Angel Investing Lessons: The First Mover Disadvantage Part II

Guest post by Paul A. Jones of Michael Best & Friedrich LLP

In Part I of this short series, we looked at how the dynamics of A Round financing negotiations can work against earlier Angel investors. As much as A Round VCs might appreciate an Angel setting the table for them, their real concern is maximizing their own return. To the extent that means transferring some of a deal’s upside from earlier Angels (and other pre-A Round contributors) to themselves, well, c’est la guerre.  

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Angel Investing Lessons: The First Mover Disadvantage Part 1

Guest post by Paul A. Jones of Michael Best & Friedrich LLP

Despite the explosive growth of institutional venture capital in recent years, independent Angel investors remain vital components of the high risk/reward entrepreneurship ecosystem. Good Angels fill a role – hands on, value added capital in small amounts at the earliest, riskiest stage of the entrepreneurship cycle – that most of today’s larger venture funds, focused as so many of them are on deals (and entrepreneurs) that are ready for bigger chunks of capital sooner rather than later, just don’t have time for.

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Vesting Incentive Equity: Time vs. Milestone Vesting Schedules

Guest post by Paul Jones of Venture Best

One of the defining features of the Silicon Valley model of high-risk/reward startups is the allocation of incentive equity to pretty much every member of the startup’s team. Sharing the upside with the team is a great way to build esprit de corps, reduce cash compensation expense, and provide an incentive for employees to stick around as the startup grows.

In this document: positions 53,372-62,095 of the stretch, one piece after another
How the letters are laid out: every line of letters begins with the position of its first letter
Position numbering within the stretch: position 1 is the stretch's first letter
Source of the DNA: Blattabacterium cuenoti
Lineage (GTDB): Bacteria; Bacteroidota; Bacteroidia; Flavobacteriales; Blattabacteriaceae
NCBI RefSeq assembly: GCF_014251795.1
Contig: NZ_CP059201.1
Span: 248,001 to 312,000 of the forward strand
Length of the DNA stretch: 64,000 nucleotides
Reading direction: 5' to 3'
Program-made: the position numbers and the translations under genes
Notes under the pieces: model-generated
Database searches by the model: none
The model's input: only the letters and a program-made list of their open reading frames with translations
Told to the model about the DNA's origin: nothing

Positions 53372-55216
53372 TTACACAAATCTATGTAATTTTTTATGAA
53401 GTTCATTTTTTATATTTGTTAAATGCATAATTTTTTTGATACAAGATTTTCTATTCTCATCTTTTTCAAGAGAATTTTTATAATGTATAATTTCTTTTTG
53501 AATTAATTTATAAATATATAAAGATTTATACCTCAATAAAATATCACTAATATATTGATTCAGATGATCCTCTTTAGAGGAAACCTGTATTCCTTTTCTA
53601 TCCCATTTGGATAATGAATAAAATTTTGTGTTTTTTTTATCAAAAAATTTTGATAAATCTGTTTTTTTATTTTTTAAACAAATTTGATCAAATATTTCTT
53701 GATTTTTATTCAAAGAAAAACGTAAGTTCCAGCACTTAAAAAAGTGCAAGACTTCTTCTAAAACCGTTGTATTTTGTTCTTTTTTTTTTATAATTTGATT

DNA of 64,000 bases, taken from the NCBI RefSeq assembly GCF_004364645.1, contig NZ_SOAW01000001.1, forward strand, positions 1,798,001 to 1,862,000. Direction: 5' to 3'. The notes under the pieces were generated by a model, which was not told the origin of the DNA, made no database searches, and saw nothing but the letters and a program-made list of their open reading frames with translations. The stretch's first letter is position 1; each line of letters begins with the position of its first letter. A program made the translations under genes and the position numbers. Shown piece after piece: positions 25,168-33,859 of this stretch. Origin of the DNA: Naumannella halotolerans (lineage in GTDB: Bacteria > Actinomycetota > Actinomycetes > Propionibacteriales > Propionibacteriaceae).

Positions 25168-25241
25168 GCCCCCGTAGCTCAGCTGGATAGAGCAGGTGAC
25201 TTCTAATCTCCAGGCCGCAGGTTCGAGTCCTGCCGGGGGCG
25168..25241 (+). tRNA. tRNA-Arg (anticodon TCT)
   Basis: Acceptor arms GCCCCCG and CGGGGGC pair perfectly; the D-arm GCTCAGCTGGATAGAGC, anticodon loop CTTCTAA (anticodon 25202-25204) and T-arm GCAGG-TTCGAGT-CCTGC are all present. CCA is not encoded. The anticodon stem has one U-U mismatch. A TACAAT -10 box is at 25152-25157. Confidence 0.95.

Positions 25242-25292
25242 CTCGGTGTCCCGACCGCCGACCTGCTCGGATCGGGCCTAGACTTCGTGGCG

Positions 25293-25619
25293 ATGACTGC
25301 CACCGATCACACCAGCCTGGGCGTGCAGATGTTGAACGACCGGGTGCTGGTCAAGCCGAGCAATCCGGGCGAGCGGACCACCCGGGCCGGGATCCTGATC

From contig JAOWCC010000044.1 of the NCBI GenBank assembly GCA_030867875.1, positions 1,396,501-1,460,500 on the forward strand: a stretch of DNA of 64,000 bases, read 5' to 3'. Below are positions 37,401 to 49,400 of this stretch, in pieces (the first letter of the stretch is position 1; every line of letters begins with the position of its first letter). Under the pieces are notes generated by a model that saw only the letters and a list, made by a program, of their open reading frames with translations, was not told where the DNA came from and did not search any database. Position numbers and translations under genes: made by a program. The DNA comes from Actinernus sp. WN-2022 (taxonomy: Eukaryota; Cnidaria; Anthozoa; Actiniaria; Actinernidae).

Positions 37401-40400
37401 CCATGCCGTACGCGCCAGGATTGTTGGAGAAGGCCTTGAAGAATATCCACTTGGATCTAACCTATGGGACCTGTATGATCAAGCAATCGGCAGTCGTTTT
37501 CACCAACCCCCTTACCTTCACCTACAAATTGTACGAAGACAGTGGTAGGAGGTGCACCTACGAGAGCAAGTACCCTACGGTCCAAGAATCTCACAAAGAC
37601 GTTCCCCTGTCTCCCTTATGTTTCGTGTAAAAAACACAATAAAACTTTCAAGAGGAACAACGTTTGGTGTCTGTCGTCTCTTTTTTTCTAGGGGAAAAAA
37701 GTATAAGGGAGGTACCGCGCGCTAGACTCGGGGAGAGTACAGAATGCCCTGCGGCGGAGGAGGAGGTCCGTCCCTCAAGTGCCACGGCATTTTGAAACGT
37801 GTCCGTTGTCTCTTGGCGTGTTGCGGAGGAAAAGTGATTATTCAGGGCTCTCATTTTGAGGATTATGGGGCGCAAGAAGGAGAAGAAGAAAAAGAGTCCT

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Super Voting Stock: What is it and how can I get it?

Guest post by Seth Gottlieb, Partner, Cooley LLP

Very often founders raise the concern about protecting against dilution.  Specifically, they are concerned that, as they grow their business and issue stock to investors, employees, and advisors, their shares, and therefore their voting power, will be diluted.  They want to know how they can protect themselves, and their company, from losing control.  Often, this conversation leads to “Super Voting Common Stock.”

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